2:49 PM: Gov. Inslee‘s holding another pandemic briefing right now and among his announcements, he’s expanding vaccination eligibility again – on March 31st, it’ll extend to more groups than were originally in the next tier, including restaurant and other food-service workers, construction workers, people 60-65, and people over 16 with two or more co-morbidities (added: from either or both linked lists, the state says).
He’s also extending the statewide eviction moratorium through the end of June (which Seattle’s mayor has already done) and the utility-shutoff moratorium through the end of July.
The governor said the eligibility expansion is possible because the supply is increasing – something also noted in the weekly briefing by health officials earlier today. Dan Laster, director of the state’s COVID-19 Vaccine Action Command and Coordination System (VACCS) Center, promised that the state is working on improving support for finding vaccination appointments, both online and by phone.
2:59 PM: The governor also announced that some indoor visitation will be allowed at long-term care facilities.
3:33 PM: The briefing is over; the archived video should be viewable in the same window above shortly. Here are full details of what the governor just announced.
Three weeks after her rescue at Don Armeni Boat Ramp, the ailing Bald Eagle nicknamed “Bey” has recovered and been released at another West Seattle park. First word of the successful release came from local wildlife advocate Kersti Muul, and today we have video, photos, and information from PAWS Wildlife Center, the regional nonprofit that helped “Bey” get well so she could return to the wild. Here’s what happened when her carrier was first opened Tuesday at Hamilton Viewpoint Park:
And here she is, flying free:
PAWS wildlife naturalist Jeff Brown reports:
We released her at a safe place where she had plenty of room to take off. She immediately left the carrier when the door was opened but spent a few minutes gaining her bearings before flying off. She has been spotted in West Seattle multiple times since release. She was banded with a visual Identification band that is easier to read with binoculars.
We rely on observation from the public to keep track of banded birds. If anyone spots a banded eagle, or any banded raptor in the area, please report the sighting to reportband.gov. Please note the alpha-numeric code, the color of the band, the color of the numbers, which leg is banded, and the location (GPS or address). This data is very important to us, and we appreciate you all putting the extra time to report sightings to the bird-banding lab!
If you missed the previous coverage – the eagle was spotted at Don Armeni, lingering on the ground, listless, and local wildlife advocates organized a rescue on February 25th, with Washington Department of Fish and Wildlife agents and even Seattle Police part of the operation to capture her and transport her safely to PAWS’ rehab center in Snohomish County (which is donation-supported). Veterinarians there diagnosed her with, and treated her for, anemia from internal bleeding.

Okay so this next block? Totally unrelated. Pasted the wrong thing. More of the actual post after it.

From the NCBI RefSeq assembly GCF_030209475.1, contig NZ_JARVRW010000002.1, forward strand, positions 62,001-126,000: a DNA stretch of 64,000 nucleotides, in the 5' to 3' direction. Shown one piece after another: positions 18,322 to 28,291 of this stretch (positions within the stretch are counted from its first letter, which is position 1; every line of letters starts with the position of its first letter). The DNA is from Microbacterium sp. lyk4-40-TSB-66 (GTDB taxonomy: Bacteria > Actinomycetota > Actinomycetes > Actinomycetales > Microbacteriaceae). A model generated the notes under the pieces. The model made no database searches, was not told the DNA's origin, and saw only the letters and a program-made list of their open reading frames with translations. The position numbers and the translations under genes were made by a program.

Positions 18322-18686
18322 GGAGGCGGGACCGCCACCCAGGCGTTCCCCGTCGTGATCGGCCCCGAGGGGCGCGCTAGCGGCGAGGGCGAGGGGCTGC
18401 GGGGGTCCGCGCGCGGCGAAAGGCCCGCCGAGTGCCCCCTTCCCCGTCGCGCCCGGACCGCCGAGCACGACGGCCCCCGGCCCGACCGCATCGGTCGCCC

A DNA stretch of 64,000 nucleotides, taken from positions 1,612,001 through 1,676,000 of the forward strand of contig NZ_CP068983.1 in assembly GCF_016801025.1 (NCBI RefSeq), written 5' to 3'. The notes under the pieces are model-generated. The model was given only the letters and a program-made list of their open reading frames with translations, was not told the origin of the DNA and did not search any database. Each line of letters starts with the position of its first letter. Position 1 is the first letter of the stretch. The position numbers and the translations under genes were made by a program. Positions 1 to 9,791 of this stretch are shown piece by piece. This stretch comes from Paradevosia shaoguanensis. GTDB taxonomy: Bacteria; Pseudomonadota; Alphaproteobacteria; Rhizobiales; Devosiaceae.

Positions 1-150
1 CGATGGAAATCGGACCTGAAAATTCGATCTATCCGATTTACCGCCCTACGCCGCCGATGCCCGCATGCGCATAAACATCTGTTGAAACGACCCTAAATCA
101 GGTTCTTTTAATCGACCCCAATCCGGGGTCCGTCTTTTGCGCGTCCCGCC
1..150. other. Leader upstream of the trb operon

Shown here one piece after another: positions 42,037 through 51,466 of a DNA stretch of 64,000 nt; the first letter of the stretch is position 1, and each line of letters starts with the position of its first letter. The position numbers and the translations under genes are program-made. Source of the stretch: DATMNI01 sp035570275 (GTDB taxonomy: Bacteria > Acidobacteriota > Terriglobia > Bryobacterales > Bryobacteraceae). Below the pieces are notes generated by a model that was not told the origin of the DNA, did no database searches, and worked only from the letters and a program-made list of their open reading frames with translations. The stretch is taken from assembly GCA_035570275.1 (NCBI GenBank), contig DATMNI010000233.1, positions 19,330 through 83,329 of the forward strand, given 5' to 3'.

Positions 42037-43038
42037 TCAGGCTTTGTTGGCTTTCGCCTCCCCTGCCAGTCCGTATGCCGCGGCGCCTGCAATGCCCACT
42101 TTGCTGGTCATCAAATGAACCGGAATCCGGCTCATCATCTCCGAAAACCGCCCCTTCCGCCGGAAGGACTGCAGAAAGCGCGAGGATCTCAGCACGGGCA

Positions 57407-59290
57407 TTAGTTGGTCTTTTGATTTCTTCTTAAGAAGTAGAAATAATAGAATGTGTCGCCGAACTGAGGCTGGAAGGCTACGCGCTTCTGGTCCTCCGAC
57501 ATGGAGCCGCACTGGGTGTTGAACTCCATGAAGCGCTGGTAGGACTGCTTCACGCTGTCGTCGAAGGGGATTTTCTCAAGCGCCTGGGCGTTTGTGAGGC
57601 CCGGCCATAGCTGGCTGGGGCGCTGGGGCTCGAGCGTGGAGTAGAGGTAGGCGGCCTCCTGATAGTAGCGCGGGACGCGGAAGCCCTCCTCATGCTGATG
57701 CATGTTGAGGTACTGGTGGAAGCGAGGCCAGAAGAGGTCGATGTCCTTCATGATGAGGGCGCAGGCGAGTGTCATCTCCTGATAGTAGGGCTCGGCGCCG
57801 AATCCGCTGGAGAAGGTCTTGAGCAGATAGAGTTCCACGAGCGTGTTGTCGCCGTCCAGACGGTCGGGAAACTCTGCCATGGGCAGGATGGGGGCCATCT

The 15th candidate to enter the race for Seattle mayor is Jessyn Farrell. This is her second mayoral campaign – she finished fourth in the August 2017 primary. Farrell is a former state legislator (2013-2017) who is senior vice president of Civic Ventures, described in her campaign announcement as “a public policy incubator,” and has also been executive director of the Transportation Choices Coalition. She vows to “establish a new standard for successful, thriving cities” with priorities including “making housing more affordable and establishing universal birth-to 5-childcare.” Her website says she’s seeking community collaboration to develop a full policy platform. Farrell is a Northeast Seattle resident. The primary to narrow the race to two candidates is August 2nd; the lineup will be finalized in May.
Today we welcome Ren Reiki as a new WSB sponsor. Here’s what Jill would like you to know about what she offers:
First of all, there are many amazing energy healers in and around Seattle. I’m thankful to be part of the community. I think people should choose me because they resonate with my philosophy and spirit. Reiki is a beautiful type of healing that is gentle and can be done in conjunction with other therapies, such as massage, physical therapy, behavioral therapy, or counseling. It activates and encourages your body’s natural healing abilities and can even be used pre- or post-operations and procedures.
I believe that many of us have experienced physical, mental, or emotional trauma or chronic stress. This can manifest in physical issues. The sense of calm and peace Reiki can bring helps give many a heart-centered perspective.
My clients say that I have a calming demeanor and a kind, compassionate nature. I always strive to be a place of ease for those who visit and many say I have lightened their mental state and find themselves smiling, by the time they leave.
Because Reiki is gentle, the changes felt might be subtle. Maybe that week you feel uplifted and focused, enjoying the little things more. Maybe your mind hasn’t been a hamster wheel of stress and “what-if’s.” Perhaps you realize a few days later, that chronic pain doesn’t seem as bad.
Reiki is kind of like a walk at the beach. For some, it’s a few random times a year that feel right. For others, it can be weekly while going through a tough time (like divorce or grief). It’s different for everyone. We’ll work together to find what’s right for you. I am a West Seattle girl, born and raised. I’m also a member of the International Association of Reiki Professionals.
Find out more about Ren Reiki at renreikiws.com, where you can book an appointment online, or call 206-313-9941.